At this period, the foreign trade of ships plying to and from the British isles involved about 150,000 men on 15,000 ships; and the coasting trade about a quarter as many more. A large proportion of the seamen on these ships were British subjects, and so liable to be pressed for service in the Royal Navy; but there was no general register by which to identify them, so in 1835 parliament passed a Merchant Seamen's Registration Bill. Under this act this large register of British seamen was compiled, based on ships' crew lists gathered in British and Irish ports, and passed up to the registry in London. Each seaman was assigned a number, and the names were arranged in the register by first two letters of the surname (our sample scan shows one of the pages for 'Sm'); in addition, an attempt was made to separate out namesakes by giving the first instance of a name (a), the second (b), and so on. But no effective method was devised to prevent the same man being registered twice as he appeared in a second crew list; moreover, the original crew lists were clearly difficult for the registry clerks to copy, and some of the surname spellings appear to be corrupted. A parliamentary committee decided that the system devised did not answer the original problem, and this register was abandoned after less than two years: but it is an apparently comprehensive source for British merchant seamen in 1835 to 1836. The register records the number assigned to each man; his name; age; birthplace; quality (master, captain, mate, 2nd mate, mariner, seaman, fisherman, cook, carpenter, boy &c.); and the name and home port of his ship, with the date of the crew list (usually at the end of a voyage). Most of the men recorded were born in the British Isles, but not all (for instance, Charleston and Stockholm appear in the sample scan). The final column 'How disposed of' is rarely used, and indicates those instances where a man died, was discharged, or deserted his ship during the voyage.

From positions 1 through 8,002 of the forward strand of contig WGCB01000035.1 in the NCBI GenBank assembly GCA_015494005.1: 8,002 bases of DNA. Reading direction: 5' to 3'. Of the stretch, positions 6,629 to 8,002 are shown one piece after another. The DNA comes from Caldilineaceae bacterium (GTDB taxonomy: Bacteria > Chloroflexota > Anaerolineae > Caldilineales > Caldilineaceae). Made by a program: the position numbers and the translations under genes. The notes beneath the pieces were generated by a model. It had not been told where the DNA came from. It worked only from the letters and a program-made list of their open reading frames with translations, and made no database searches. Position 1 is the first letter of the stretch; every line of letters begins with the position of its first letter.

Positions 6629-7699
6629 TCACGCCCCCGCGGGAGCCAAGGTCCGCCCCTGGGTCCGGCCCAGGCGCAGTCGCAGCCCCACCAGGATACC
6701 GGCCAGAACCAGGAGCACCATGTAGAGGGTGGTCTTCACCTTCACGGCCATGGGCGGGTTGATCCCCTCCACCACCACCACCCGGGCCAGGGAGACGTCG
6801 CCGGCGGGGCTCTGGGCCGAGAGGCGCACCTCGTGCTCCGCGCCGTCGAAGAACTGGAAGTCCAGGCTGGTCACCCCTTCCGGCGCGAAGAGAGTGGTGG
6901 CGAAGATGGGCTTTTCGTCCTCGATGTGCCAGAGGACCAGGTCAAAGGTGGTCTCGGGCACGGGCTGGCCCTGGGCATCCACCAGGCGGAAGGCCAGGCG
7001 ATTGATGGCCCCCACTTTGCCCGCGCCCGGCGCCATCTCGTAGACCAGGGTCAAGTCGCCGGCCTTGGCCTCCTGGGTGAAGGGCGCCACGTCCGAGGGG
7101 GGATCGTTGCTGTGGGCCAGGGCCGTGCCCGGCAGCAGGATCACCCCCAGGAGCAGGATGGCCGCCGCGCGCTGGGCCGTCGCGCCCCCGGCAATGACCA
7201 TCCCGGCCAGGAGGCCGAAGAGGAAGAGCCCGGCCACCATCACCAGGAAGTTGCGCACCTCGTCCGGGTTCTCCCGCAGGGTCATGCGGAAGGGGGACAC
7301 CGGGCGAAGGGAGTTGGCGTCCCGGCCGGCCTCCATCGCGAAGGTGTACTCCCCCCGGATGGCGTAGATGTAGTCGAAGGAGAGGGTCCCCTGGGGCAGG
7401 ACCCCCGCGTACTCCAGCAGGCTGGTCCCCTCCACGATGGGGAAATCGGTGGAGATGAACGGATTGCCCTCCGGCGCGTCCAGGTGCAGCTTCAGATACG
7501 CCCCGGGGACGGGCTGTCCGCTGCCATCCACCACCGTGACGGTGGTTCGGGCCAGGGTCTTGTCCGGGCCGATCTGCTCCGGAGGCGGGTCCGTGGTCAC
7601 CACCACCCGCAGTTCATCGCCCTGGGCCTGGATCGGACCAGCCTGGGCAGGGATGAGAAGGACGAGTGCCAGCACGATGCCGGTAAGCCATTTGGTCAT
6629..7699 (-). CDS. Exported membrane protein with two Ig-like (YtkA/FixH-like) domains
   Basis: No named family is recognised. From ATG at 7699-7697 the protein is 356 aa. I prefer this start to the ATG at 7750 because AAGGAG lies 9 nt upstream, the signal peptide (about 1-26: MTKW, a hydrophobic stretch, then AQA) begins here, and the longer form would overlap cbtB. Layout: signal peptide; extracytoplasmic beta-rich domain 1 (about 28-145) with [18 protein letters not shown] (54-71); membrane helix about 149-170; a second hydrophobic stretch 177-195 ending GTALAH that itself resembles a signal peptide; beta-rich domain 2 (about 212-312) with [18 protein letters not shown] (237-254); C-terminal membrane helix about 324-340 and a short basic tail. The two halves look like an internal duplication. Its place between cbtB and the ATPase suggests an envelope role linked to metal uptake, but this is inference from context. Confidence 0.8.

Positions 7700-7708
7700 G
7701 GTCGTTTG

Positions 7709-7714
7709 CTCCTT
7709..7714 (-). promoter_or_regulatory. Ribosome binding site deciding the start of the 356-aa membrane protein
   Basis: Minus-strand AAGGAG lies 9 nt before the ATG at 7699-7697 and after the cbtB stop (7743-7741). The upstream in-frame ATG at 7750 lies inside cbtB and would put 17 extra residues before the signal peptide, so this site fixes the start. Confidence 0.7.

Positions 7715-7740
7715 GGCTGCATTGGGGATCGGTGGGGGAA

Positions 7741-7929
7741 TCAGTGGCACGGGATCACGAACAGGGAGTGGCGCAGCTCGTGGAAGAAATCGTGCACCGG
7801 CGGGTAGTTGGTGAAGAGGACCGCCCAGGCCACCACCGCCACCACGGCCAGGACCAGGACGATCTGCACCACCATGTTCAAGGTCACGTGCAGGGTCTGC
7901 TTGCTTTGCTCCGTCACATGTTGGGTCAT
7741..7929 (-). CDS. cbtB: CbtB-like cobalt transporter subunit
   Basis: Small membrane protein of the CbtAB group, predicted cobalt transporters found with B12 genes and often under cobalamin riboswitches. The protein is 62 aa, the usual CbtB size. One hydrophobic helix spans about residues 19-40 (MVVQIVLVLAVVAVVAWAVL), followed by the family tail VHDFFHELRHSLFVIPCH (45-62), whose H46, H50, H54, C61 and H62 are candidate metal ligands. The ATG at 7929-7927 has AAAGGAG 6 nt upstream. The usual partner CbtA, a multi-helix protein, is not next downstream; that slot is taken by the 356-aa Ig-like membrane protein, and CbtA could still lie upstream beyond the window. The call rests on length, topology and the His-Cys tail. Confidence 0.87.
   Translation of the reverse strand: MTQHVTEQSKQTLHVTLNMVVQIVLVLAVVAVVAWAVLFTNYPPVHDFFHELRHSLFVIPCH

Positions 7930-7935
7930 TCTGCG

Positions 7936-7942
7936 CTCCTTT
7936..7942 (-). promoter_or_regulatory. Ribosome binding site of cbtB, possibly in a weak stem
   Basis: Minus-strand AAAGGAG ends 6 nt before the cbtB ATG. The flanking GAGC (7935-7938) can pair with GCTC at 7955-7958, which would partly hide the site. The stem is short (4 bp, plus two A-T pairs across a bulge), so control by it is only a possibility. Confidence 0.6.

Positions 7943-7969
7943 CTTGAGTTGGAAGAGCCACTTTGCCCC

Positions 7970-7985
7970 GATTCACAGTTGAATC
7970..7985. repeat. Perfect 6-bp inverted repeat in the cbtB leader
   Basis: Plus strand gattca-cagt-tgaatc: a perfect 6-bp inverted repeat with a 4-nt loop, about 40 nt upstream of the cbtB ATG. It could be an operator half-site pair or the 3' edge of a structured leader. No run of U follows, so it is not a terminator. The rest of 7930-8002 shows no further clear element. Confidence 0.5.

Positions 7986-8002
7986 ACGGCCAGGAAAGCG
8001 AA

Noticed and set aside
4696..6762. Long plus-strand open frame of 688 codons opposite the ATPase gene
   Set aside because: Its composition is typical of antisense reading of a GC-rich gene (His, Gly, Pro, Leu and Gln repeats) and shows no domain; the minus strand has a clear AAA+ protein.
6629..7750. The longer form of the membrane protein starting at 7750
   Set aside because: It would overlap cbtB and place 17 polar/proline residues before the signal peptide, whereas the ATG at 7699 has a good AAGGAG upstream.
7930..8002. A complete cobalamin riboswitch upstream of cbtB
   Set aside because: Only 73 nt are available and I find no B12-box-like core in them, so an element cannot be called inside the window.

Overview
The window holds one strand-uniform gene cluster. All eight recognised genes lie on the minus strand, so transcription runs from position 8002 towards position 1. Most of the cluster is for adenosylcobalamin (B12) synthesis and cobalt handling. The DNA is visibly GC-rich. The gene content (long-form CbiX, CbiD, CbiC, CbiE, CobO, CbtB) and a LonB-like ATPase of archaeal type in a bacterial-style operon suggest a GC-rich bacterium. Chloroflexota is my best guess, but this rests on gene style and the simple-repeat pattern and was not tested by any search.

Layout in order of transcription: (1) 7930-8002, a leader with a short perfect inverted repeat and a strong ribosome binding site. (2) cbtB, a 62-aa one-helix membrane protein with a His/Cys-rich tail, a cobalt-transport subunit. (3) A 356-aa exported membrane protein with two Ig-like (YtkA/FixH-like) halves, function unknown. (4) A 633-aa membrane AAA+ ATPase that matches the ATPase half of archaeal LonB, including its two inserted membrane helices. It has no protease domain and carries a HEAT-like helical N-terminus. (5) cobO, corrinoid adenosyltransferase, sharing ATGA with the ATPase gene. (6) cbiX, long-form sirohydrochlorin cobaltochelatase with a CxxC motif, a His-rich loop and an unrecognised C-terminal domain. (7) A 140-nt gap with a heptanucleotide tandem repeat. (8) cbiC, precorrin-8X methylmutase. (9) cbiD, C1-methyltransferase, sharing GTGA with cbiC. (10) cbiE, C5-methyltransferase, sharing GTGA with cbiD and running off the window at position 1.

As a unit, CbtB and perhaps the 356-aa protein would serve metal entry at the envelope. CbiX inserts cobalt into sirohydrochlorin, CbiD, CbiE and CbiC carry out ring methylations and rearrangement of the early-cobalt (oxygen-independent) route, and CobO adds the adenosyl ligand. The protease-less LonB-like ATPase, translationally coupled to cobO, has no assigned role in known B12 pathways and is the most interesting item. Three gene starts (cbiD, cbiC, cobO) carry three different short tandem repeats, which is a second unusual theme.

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British merchant seamen
 (1835-1836)
Irish Bankrupts (1838)
Bankruptcy notices for Ireland: bankruptcy often caused people to restart their lives elsewhere, so these are an important source for lost links

NOONAN. Cost: £6.00. Add to basket

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Irish Bankrupts
 (1838)
County Cork Freeholders: Booth No 4 (1841)
The poll books of voters in the parliamentary election for county Cork 13 to 15 July 1841 delivered in to the select committee that subsequently looked into the propriety of the proceedings, and then annotated with observations as to those votes to which objection had been raised. There are separate books for seven booths, with the electors' names in order of voting: giving each freeholder's full name, place of abode, situation of the freehold, value, number and date in the alphabetical registry book, and for which candidates they voted (Daniel O'Connell, Edmund Burke Roche, Nicholas Philpot Leader, and Robert Longfield). The seven booths are for these areas: 1. Duhallow barony; 2. Hall County Side, East East Carbery, West East Carbery and East West Carbery; 3. Barrymore and West West Carbery; 4. Condons and Fermoy; 5. Imokelly and West Muskerry.

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County Cork Freeholders: Booth No 4
 (1841)
Irish Insolvents (1844)
Insolvency notices for Ireland: insolvency often caused people to restart their lives elsewhere, so these are an important source for lost links, especially for emigrants

NOONAN. Cost: £6.00. Add to basket

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Irish Insolvents
 (1844)
Insolvents in Ireland (1845)
Perry's Bankrupt and Insolvent Gazette, issued monthly, included lists of insolvencies and stages in the process whereby the insolvents petitioned for release from debtors' prison. The insolvent is generally referred to by name (surname first), address and trade. This is the index to the names of Irish insolvents, from the issues from January to December 1845.

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Insolvents in Ireland
 (1845)